Patenting the Un-Patentable: Lessons for African Patent Systems from a Review of Patent Subject Matter Exclusions in Kenya
South African Intellectual Property Law Journal
18 Pages Posted: 3 Aug 2017 Last revised: 23 Sep 2017
Date Written: September 22, 2017
On 9th February 1994, Kenya Industrial Property Office (now known as Kenya Industrial Property Institute – KIPI) granted Kenya’s first patent under the post-independence patent system. This patent was for a protein derived from tick larvae suitable for the protection of grazing cattle from ticks. It appears that this patent was granted with claims to a method for treating animals, despite an express statutory exclusion from patentability of such inventions. The patent system is built on a trade-off whereby, in exchange for a limited monopoly over a fixed period, an inventor discloses the knowledge embodied in an invention to the State in trust for the public. Key to this assumption is that society has a system in place in which experts in the respective fields to which the inventions pertain have the capacity to evaluate the merits of the claimed inventions in terms of statutory requirements, including subject matter eligibility. By limiting subject matter eligibility within the patent statutes, societal burdens stemming from grants of patent rights are minimized in targeted areas. This trade-off implicitly assumes the availability of granted patents tabulated in a substantive database of eligible patent subject matter. Deviations from such expectations risk the patent system becoming a rip-off rather than a trade-off.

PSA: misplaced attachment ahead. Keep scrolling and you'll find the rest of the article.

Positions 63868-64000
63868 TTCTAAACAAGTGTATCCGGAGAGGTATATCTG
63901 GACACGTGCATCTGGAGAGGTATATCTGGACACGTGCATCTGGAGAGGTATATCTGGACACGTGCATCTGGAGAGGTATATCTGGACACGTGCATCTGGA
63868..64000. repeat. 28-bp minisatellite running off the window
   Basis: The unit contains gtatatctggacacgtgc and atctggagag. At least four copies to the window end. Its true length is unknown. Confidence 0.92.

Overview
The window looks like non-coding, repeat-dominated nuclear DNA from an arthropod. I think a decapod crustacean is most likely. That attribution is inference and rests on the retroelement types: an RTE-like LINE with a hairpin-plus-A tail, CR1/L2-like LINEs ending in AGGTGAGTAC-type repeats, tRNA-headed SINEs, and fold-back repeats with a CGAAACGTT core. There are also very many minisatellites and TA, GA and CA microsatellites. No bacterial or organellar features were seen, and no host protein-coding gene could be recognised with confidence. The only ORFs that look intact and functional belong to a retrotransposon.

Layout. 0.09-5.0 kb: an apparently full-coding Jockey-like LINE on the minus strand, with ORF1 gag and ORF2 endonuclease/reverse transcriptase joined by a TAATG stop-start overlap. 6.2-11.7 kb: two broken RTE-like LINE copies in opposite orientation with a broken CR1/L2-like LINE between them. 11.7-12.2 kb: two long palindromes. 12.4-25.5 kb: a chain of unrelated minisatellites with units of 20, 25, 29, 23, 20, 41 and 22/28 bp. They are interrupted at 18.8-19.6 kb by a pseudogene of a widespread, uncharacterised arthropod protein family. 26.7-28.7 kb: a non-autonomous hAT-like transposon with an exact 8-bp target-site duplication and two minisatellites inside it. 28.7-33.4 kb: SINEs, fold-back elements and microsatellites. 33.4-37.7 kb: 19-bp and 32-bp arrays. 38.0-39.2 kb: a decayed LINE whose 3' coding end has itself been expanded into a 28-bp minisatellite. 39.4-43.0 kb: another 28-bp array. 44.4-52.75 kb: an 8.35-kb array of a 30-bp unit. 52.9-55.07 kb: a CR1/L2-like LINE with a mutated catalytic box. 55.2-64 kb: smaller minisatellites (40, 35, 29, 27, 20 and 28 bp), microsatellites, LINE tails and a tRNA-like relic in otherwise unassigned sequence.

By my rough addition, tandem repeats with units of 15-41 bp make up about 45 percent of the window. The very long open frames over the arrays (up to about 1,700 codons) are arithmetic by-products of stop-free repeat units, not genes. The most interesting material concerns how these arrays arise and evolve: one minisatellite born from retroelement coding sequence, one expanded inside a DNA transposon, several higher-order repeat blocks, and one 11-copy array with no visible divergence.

Proceeding from this initial premise, this article examines the origins of the subject matter categories excluded from patent protection from the 1624 Statute of Monopolies to the present day. Using Kenya as a case study, this article offers a preliminary review of patent data showing the number of patents having claims directed to subject matter excluded from patent protection in the operative law. It is hoped that the research described in this article will be of use to other African countries wishing to strengthen the value and effectiveness of their respective patent systems in the public interest.
Keywords: invention, patentable subject matter, patents, patent offices, patent law, Kenya, Africa
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